WhenBrowsableAndUnambiguousCollide

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Renamed and rewtitten as an anti-pattern, OverloadedUri.

What follows below is older stuff.


GoodURIs are both browsable and unambiguous. These qualities work well together for URIs naming web pages, but what about other things?

  • Suppose we want to represent a real world object with a URL. We put a
web page at that URL describing the object. Now, when we make statements 
in RDF (or DAML, or OWL) with that URL as the subject or object, there 
is a potential confustion about whether the statement is about the web 
page or about the object that the web page describes. For instance: if a 
web page describes a particular copy of "War and Peace" and we have an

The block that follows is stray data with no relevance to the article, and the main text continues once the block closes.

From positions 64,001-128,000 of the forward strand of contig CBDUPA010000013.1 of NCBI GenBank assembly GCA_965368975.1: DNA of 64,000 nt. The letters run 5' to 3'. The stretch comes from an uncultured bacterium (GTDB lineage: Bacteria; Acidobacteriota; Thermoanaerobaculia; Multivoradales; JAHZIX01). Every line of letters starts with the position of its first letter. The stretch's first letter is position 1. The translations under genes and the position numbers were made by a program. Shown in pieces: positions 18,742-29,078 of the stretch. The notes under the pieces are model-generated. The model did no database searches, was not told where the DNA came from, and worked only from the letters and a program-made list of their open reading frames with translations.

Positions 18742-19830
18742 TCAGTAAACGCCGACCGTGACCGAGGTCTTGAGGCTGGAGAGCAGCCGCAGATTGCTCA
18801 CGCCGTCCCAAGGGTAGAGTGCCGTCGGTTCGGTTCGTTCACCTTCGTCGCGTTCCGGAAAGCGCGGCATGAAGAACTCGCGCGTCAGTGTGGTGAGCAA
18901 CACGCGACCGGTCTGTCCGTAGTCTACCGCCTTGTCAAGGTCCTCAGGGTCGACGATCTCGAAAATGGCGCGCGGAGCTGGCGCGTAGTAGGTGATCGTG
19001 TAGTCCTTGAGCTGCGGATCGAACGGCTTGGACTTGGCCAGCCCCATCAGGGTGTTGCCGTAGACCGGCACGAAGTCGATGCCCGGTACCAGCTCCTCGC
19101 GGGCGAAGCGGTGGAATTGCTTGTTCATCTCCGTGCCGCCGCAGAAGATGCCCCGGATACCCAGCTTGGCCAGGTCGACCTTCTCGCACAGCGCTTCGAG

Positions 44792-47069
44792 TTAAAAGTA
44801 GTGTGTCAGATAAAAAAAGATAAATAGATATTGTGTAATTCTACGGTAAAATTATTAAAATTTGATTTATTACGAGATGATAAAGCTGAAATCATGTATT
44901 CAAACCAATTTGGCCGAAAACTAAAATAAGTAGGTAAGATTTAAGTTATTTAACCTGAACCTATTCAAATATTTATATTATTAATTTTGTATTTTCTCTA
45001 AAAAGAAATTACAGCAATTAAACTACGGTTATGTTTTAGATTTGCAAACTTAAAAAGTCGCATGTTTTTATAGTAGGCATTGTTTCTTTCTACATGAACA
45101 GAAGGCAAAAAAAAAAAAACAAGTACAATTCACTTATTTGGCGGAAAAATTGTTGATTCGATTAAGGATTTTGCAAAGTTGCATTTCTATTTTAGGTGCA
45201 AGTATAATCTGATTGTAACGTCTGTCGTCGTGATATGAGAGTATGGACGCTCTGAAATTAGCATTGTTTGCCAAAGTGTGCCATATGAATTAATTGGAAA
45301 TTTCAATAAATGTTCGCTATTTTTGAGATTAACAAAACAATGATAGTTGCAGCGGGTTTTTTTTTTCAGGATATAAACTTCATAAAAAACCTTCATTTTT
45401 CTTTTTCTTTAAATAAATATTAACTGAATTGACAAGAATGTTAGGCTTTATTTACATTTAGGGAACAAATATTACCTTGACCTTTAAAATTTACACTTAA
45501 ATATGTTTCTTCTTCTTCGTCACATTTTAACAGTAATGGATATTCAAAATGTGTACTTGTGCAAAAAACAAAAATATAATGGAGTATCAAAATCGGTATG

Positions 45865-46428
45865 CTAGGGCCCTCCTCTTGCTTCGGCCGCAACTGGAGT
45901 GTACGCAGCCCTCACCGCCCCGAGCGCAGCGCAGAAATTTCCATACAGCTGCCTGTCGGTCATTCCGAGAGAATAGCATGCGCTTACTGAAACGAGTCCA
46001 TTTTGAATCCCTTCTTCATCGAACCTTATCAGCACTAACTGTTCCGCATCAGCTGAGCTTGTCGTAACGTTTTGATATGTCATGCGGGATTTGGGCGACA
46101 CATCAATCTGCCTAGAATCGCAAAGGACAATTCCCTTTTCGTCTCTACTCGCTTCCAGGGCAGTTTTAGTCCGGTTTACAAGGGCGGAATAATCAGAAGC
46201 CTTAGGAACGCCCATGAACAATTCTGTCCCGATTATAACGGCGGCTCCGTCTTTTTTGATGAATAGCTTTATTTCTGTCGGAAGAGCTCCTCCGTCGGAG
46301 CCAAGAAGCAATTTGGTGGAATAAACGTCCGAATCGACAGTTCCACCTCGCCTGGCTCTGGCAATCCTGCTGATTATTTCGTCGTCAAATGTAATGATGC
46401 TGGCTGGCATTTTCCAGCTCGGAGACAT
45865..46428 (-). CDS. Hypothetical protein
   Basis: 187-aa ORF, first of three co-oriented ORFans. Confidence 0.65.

RDF statement that the author of 
"http://www.mybook.net/WarAndPeace.html" is "Leo Tolstoy", does that 
mean that he wrote the book, or the web page?
  - Steven Gollery (2003-06-02)

The short answer is: don't do that! Don't use one URI for both a real-world object and a web page. If you do, you are introducing a lot of ambiguity, and you no longer have GoodURIs.

But then what URIs can you use for real-world objects? How can you make a URI for, say, a particular chair and have it be browsable without introducing ambiguity between the chair itself and the web page the user sees?

The short answer is that when the users tries to web-browse the chair, you say "No, but here's a page about the chair, instead." This indirection can be done with either HashURIs or SlashRedirection.

One theory about where to draw the line between "web pages" and "other things" ("real-world objects") is that URIs for "other things" can have MultipleCorrectBehaviors. That may not be quite right, but it is important to recognize when indirection is necessary. Perhaps the simplest question is "Are users experiencing the thing itself in their browser (no indirection needed), or are they receiving information about the thing? (indirection needed)"

Older version of this page, with interesting comments